Would eating starch improve your health? Or should we avoid it like the plague? Let’s take a look at this starch paradox and see if it’s a group of foods that might help your health.
A traditional Inuit family eats a day’s worth of food consisting of raw and cooked seafood and fermented foods. Basically they ate a 0% starch diet and most of their calories came from fat. But they are famous for their lack of chronic diseases like tooth decay, heart attacks, cancer and diabetes. So that must mean that carbohydrate is unnecessary for good health and might actually be one of the reasons our western populations are so sick right?
Well let’s take a peek at the meals of a Tukisenta family. The majority of the meal is carbohydrate, mostly starch from sweet potatoes. At an average of 94.6% carbohydrate it would appear they follow the opposite approach of the Inuit. And yet they have great health too. This group of people destroys the simple argument that carbohydrate from starch are inherently bad or disease causing.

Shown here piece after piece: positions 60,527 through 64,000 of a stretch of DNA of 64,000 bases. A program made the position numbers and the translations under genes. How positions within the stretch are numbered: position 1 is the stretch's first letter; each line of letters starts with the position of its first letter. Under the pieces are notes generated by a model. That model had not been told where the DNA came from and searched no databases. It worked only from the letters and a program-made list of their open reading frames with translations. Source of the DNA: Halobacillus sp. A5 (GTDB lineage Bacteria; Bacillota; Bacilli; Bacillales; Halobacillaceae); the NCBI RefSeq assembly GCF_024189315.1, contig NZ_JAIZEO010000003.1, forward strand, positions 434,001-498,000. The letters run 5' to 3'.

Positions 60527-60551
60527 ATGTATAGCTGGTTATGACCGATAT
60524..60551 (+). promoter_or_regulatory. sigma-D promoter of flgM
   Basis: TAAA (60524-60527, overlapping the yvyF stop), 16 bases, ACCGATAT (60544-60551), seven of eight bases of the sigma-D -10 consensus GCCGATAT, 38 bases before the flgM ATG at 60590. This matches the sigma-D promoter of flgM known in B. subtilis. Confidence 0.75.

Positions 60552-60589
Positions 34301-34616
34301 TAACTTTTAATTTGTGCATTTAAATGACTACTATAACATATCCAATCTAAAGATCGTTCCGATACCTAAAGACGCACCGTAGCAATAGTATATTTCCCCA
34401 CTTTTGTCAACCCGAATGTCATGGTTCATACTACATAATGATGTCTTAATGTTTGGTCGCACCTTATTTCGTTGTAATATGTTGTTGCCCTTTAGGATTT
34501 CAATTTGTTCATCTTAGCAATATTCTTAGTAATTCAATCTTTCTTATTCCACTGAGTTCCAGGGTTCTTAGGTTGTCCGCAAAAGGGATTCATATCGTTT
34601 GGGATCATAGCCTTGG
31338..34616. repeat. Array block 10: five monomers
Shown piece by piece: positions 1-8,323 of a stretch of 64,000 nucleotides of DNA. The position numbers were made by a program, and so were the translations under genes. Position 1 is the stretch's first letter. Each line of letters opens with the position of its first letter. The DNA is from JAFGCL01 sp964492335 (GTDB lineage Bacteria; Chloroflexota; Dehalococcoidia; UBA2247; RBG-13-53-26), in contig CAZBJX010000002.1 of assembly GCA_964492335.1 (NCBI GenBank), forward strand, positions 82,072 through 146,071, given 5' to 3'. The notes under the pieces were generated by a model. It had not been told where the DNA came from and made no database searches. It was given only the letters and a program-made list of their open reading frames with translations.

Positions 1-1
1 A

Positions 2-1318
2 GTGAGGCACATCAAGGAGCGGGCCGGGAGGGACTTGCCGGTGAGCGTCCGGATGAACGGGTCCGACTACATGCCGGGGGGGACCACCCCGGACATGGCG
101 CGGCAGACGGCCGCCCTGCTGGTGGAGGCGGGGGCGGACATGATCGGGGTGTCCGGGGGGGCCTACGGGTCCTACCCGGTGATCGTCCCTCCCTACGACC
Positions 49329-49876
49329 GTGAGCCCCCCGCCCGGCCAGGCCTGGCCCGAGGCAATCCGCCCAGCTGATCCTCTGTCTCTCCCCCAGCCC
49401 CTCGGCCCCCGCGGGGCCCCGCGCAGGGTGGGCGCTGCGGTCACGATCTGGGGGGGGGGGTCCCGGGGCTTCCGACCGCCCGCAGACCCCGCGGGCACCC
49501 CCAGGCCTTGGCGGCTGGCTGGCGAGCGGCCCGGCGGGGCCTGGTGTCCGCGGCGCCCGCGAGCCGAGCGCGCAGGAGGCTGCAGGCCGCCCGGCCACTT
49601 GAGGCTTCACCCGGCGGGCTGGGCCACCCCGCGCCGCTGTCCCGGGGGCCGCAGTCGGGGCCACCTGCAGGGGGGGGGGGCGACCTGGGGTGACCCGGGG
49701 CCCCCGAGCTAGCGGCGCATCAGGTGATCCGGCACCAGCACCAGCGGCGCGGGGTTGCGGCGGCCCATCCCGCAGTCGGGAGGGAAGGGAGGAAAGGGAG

So what should we make of this starch paradox?
I think it’s simple context is everything. When it comes to real food, the idea of “good” or “bad” is mostly argumentative trickery as the context is what really matters.
The reality is just like cortisol and LDL cholesterol are not inherently “bad” in the body, neither are real foods like potatoes and other forms of starch. As many readers of this blog know, there is a definite subset of people who CANNOT handle starch. I’m going to explore the contextual issues that actually matter in the starch debate.